Friday, 12 August 2016

T 799/12 - Clarity in opposition appeal


In this opposition appeal, the proprietor challenged the clarity objection that was raised against claim 1 as amended made during first instance opposition proceedings, but which was only raised with the grounds of appeal. He was however unsuccesful: amendments made during opposition are to be examined for compliance with all EPC requriements and the amendment was based on the description (not just an incorporation of an unclear dependent claim - G 3/14). Further, the board of appeal has the power to examine all EPC requirements, not just the ones on which the decision was based: the Board thus examined clarity, and also admitted new arguments against inventive step based on a document that was not used in any objection before.

Summary of Facts and Submissions
I. The opponent lodged an appeal against the decision posted on 31 January 2012 concerning the maintenance of European patent No. 1 772 160. In the decision under appeal, the Opposition Division held that the patent as amended according to the main request then on file satisfied the requirements of the EPC, in particular those of Articles 123(2) and (3) and 56 EPC.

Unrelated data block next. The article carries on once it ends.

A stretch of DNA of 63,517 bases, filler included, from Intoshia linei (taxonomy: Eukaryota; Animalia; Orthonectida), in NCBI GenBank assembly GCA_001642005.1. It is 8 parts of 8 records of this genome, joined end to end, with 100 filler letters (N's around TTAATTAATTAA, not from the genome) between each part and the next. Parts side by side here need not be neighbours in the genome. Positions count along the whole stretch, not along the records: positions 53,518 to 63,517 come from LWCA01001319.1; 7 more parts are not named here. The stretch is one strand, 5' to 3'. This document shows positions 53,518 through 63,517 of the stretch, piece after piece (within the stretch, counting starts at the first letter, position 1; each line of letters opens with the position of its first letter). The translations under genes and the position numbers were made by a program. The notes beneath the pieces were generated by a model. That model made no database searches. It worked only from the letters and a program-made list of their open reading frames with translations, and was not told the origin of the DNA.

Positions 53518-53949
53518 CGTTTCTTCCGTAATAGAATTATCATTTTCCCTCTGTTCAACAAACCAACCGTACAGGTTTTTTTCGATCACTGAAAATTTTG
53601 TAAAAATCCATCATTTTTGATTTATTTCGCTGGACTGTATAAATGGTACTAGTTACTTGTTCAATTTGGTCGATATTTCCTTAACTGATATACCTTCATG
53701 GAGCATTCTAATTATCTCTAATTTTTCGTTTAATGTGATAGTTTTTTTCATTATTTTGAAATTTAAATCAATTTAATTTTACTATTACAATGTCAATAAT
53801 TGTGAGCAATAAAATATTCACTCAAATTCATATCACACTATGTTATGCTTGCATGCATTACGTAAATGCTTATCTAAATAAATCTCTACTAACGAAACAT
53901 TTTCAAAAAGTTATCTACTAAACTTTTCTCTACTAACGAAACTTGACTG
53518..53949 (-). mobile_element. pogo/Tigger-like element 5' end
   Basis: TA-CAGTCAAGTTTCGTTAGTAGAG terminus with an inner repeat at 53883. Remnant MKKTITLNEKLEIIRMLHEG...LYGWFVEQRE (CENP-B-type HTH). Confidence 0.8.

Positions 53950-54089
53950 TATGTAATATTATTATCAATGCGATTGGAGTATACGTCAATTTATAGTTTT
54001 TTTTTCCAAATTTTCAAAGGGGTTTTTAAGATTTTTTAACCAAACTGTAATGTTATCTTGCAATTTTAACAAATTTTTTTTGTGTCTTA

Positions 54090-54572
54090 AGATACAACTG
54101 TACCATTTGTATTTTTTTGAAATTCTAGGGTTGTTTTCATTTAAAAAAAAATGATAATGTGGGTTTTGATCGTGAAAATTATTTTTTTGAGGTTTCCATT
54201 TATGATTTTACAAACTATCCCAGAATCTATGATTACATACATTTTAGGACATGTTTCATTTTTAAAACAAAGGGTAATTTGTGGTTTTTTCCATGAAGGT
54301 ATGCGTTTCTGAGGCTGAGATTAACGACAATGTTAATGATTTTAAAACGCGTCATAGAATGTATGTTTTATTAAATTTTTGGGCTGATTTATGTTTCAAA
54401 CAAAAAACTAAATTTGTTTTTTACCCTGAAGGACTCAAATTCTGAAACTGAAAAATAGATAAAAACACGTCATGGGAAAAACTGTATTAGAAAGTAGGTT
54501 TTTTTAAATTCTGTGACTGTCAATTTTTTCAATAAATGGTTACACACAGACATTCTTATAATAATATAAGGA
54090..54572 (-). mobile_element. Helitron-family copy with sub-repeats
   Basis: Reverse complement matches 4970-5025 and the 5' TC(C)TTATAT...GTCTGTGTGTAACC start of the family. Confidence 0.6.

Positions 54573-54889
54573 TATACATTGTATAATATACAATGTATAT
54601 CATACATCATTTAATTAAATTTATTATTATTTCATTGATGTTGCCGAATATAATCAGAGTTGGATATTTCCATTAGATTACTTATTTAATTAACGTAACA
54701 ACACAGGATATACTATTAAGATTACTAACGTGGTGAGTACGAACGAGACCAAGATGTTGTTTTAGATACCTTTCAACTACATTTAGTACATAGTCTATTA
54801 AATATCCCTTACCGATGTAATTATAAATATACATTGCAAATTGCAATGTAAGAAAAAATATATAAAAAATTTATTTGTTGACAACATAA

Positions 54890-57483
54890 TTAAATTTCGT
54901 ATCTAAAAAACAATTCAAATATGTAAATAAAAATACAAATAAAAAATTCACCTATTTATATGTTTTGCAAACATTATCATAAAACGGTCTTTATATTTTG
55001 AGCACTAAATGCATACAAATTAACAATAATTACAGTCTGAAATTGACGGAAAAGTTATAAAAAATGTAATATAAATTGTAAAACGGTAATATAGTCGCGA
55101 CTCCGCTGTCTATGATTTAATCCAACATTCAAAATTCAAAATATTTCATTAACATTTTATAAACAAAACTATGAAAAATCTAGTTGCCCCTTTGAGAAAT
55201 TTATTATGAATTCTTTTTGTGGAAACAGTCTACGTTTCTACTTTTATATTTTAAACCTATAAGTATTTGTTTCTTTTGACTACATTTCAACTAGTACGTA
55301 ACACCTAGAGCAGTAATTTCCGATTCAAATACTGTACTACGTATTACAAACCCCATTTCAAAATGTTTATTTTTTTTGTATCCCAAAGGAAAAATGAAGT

II. Notice of appeal was filed on 30 March 2012 and the fee for appeal was paid the same day. A statement setting out the grounds of appeal was received on 29 May 2012.
III. The following documents are relevant for the present decision: [...].
IV. Oral proceedings were held on 12 July 2016.
The appellant (opponent) requested that the decision under appeal be set aside and that the patent be revoked.
The respondent (patent proprietor) requested that the decision under appeal be set aside and that the patent be maintained on the basis of one of the main request filed during oral proceedings on 12 July 2016 and the first to fourth auxiliary requests filed on 8 October 2012.
V. Claim 1 of the main request reads as follows:
[...]
VI. The arguments of the appellant-opponent relevant for the present decision are summarised as follows:
(i) Article 84 EPC
The clarity objection was admissible. It concerned features of the claim which had been taken from the description. Since the Opposition Division allowed the claims, it implicitly made a decision under Article 84 EPC. Moreover, the objection had been raised with the statement of grounds of appeal and was hence part of the appellant's case.
It was completely unclear how a sealing film for placement over the wound dressing member to seal around the perimeter of the wound could "provide an enclosed space above the wound dressing member in which a vacuum is formed by suction on the port" because the film would be sucked onto the dressing member when vacuum was applied. Such an enclosed space could be provided only if there were additional features that prevented the film from contacting the dressing member, such as a spacing foam, packing material or bosses on the dressing member as described in the patent. These were essential features of the invention which had been omitted from the claim, so that the requirements of Article 84 EPC were not fulfilled.
(ii) Articles 123 and 76 EPC
[...]
(iii) Inventive step